While this works well for a computer, it is not very readable by people. This can be easily changed for reading and reporting with SQL by using the following SQL formula, here is an example that can be used interactively with SQL:   SELECT date(char(1900000+sdupmj)) from f4211
-------------------------------------------------------------------------------------------
Here is an SQL function to convert a JDE Julian Date to a MDY date:

Calling example:
SELECT XJDETOMDY(105144) FROM SYSIBM/SYSDUMMY1

SQL Code:
CREATE FUNCTION XJDETOMDY (IN_JDE_DATE INT)     
RETURNS DATE                                    
LANGUAGE SQL                                    
BEGIN                                           
  DECLARE  OUT_YMD DATE ;                       
  SET OUT_YMD = DATE(CHAR(1900000+IN_JDE_DATE)) ;
RETURN (OUT_YMD) ;                              
END 

For reference and comparison, in Excel, the Julian to Gregorian conversion code is as follows:

        A       B
        ======  ===========
1   Julian  Gregorian
2   108100  04/09/2008

The contents of the cells A2 and B2 are:

        108100  =DATE(1900+INT(A2/1000),1,MOD(A2,1000))

Here is an SQL function to convert a MDY Date to a JDE Date

Calling example:
SELECT XMDYTOJDE(DATE('05/24/05')) FROM SYSIBM/SYSDUMMY1  

SQL Code:
 CREATE FUNCTION XMDYTOJDE (IN_YMD_DATE DATE)     
 RETURNS  INT                                     
 LANGUAGE SQL                                     
 BEGIN                                            
   DECLARE  OUT_JDE_DATE   INT     ;              
   DECLARE  OUT_JDE_PART1  CHAR(1) ;              
   DECLARE  OUT_JDE_PART2  CHAR(2) ;              
   DECLARE  OUT_JDE_PART3I INT     ;              
   DECLARE  OUT_JDE_PART3C CHAR(3) ;              
 CASE                                             
      WHEN IN_YMD_DATE < DATE('01/01/2000')       
        THEN SET OUT_JDE_PART1 = '0'    ;         
      ELSE                                        
        SET OUT_JDE_PART1 = '1'    ;              
 END CASE  ;                                      
 SET  OUT_JDE_PART2  =  SUBSTR(CHAR(IN_YMD_DATE), 7,2) ;                      
                                                                              
 SET  OUT_JDE_PART3I  =    DAYS(IN_YMD_DATE) -                                
       DAYS( DATE('01/01/' || OUT_JDE_PART2  ) )Ư   ;                        
 CASE                                                                         
      WHEN OUT_JDE_PART3I < 10                                                
        THEN SET OUT_JDE_PART3C = '00' || CHAR(OUT_JDE_PART3I) ;              
      WHEN OUT_JDE_PART3I < 100                                               
        THEN SET OUT_JDE_PART3C = '0'  || CHAR(OUT_JDE_PART3I) ;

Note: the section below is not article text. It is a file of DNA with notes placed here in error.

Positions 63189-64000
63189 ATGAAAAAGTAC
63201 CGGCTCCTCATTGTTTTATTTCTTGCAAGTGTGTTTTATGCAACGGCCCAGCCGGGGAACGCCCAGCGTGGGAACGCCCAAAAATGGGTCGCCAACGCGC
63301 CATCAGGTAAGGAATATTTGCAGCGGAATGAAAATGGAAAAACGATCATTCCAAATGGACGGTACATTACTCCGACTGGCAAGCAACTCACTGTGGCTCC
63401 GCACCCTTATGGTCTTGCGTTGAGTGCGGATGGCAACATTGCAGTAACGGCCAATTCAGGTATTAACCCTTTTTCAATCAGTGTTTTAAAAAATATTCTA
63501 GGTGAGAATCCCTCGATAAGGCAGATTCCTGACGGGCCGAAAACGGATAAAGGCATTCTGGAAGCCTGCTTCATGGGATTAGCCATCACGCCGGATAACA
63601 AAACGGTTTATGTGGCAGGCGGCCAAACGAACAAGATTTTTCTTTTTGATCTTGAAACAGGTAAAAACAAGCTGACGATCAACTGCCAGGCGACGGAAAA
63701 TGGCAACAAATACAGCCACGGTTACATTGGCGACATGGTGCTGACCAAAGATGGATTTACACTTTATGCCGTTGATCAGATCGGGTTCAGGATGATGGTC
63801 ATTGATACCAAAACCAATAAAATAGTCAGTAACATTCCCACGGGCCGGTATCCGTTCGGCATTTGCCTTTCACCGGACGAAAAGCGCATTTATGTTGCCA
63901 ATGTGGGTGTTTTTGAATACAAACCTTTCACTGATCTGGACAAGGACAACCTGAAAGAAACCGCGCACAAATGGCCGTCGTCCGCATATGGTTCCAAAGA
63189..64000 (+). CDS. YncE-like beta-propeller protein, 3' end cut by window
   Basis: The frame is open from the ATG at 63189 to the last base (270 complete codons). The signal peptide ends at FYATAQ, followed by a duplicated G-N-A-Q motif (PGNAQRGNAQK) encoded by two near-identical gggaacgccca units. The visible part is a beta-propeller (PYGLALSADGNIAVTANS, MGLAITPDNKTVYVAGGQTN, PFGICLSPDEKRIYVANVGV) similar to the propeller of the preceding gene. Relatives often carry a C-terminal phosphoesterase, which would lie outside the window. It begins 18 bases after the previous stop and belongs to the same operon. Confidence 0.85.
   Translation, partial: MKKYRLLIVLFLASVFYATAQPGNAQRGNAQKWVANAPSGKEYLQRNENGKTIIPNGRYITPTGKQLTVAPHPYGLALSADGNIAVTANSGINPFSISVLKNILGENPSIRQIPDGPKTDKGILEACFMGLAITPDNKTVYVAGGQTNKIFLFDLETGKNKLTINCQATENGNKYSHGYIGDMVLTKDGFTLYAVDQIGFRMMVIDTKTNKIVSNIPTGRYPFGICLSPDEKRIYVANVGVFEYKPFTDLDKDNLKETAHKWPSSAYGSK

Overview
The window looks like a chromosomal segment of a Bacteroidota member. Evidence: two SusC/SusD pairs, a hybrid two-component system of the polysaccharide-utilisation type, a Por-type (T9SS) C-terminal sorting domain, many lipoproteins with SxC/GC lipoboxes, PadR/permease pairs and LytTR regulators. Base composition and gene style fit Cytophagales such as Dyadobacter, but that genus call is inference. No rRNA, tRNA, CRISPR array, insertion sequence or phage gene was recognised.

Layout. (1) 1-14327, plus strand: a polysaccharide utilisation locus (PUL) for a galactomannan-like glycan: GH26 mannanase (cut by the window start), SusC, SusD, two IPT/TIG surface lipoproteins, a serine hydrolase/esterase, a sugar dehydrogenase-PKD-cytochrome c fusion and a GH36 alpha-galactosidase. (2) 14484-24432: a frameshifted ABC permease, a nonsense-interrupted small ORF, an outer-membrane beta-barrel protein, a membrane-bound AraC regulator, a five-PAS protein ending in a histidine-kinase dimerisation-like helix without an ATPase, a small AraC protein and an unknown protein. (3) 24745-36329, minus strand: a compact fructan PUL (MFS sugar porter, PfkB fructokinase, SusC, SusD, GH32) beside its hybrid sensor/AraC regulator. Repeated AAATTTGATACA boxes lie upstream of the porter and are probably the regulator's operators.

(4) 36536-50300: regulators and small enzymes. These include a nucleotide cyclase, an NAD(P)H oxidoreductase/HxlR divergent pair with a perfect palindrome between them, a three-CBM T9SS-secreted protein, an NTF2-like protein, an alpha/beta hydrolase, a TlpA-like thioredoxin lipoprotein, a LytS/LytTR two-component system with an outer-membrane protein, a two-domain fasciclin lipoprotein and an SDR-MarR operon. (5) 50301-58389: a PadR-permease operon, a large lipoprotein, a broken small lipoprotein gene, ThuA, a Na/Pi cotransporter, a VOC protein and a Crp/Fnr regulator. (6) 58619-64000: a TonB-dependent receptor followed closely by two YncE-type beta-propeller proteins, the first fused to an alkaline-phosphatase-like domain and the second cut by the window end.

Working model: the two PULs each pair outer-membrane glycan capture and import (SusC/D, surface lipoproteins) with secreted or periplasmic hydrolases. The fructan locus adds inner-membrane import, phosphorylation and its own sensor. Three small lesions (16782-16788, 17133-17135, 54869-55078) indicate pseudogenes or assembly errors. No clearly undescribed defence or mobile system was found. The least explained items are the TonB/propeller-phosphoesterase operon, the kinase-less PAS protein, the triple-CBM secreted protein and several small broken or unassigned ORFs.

ELSE                                                                    
             SET OUT_JDE_PART3C = CHAR(OUT_JDE_PART3I) ;                      
 END CASE  ;                                                                  
  SET OUT_JDE_DATE = INT(OUT_JDE_PART1 || OUT_JDE_PART2 || OUT_JDE_PART3C )  ;
 RETURN (OUT_JDE_DATE) ;                                                      
 END  

Technique to convert for Gregorian to Julian Dates (JDE format) using SQL

CASE WHEN SUBSTR( CHAR( YEAR( DATE('2009-03-19') ) ) , 1, 1) = '1'
THEN '0' ELSE '1' END ||
SUBSTR( CHAR( YEAR(DATE('2009-03-19')) * 1000
+ DAYOFYEAR(DATE('2009-03-19')) ) , 3, 5)    

What is the DB2 equivalent of Oracle's DUAL?

The name of the file on DB2 is sysibm/sysdummy1
A bit less handy than "DUAL", but it works the same. Here are two examples with dates.

SELECT char( DATE(timestamp( '2005-12-31-23.59.59.000000'))) FROM sysibm/sysdummy1
12/31/05

SELECT char( DATE(timestamp( '2005-12-31-23.59.59.000000') +7 days )) FROM sysibm/sysdummy1
01/07/06

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What are the SQL data type equivalents in C, RPG and COBOL?

The data type equivalence tables can be found in the following pages:

SQL and C Types
SQL and RPG Types
SQL and COBOL Types

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Defining an iSeries table with long field names and 10-character field references

Here is an example:

CREATE TABLE TESTPF
(
DOCUMENT_COMPANY FOR GLKCO CHAR(10) ,
DOCUMENT_TYPE FOR GLDCT CHAR(2) ,
DOCUMENT_NUMBER FOR GLDOC DEC(8,0)
);
--
LABEL ON TESTPF (DOCUMENT_COMPANY TEXT IS
'Document Company ');
LABEL ON TESTPF (DOCUMENT_TYPE TEXT IS
'Document Type ');
LABEL ON TESTPF (DOCUMENT_NUMBER TEXT IS
'Document Number ');
--
LABEL ON TABLE TESTPF IS 'Example Table';

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How to run an SQL Statement from a CL Program

1) First Enter your SQL Statement in a source member
2) Use the command RUNSQLSTM with the member name
3) An other solution may be to implement and use the EXCSQL command, authored by Dan Riehl, posted on this site.

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Creating an Integrity Check between two Tables Using SQL